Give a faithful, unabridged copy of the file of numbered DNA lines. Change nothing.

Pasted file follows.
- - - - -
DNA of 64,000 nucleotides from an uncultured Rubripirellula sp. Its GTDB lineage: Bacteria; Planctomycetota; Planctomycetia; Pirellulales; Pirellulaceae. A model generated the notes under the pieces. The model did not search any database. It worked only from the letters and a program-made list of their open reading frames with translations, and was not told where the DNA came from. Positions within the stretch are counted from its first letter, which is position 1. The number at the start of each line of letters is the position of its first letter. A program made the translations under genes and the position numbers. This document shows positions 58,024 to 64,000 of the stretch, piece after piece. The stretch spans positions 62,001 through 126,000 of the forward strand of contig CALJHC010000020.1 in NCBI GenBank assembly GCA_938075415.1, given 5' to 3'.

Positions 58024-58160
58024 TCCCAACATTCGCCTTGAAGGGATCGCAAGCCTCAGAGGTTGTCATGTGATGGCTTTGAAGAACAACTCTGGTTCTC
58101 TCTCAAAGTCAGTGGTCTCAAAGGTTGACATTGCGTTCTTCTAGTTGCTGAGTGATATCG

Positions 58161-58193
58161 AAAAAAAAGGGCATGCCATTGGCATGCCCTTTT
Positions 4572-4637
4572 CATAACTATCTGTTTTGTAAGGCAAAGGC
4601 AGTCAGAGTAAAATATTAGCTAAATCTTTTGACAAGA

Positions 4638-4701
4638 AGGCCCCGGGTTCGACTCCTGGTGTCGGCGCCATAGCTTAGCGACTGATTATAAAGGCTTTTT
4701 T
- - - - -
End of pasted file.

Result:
DNA of 64,000 nucleotides from an uncultured Rubripirellula sp. Its GTDB lineage: Bacteria; Planctomycetota; Planctomycetia; Pirellulales; Pirellulaceae. A model generated the notes under the pieces. The model did not search any database. It worked only from the letters and a program-made list of their open reading frames with translations, and was not told where the DNA came from. Positions within the stretch are counted from its first letter, which is position 1. The number at the start of each line of letters is the position of its first letter. A program made the translations under genes and the position numbers. This document shows positions 58,024 to 64,000 of the stretch, piece after piece. The stretch spans positions 62,001 through 126,000 of the forward strand of contig CALJHC010000020.1 in NCBI GenBank assembly GCA_938075415.1, given 5' to 3'.

Positions 58024-58160
58024 TCCCAACATTCGCCTTGAAGGGATCGCAAGCCTCAGAGGTTGTCATGTGATGGCTTTGAAGAACAACTCTGGTTCTC
58101 TCTCAAAGTCAGTGGTCTCAAAGGTTGACATTGCGTTCTTCTAGTTGCTGAGTGATATCG

Positions 58161-58193
58161 AAAAAAAAGGGCATGCCATTGGCATGCCCTTTT
Positions 4572-4637
4572 CATAACTATCTGTTTTGTAAGGCAAAGGC
4601 AGTCAGAGTAAAATATTAGCTAAATCTTTTGACAAGA

Positions 4638-4701
4638 AGGCCCCGGGTTCGACTCCTGGTGTCGGCGCCATAGCTTAGCGACTGATTATAAAGGCTTTTT
4701 T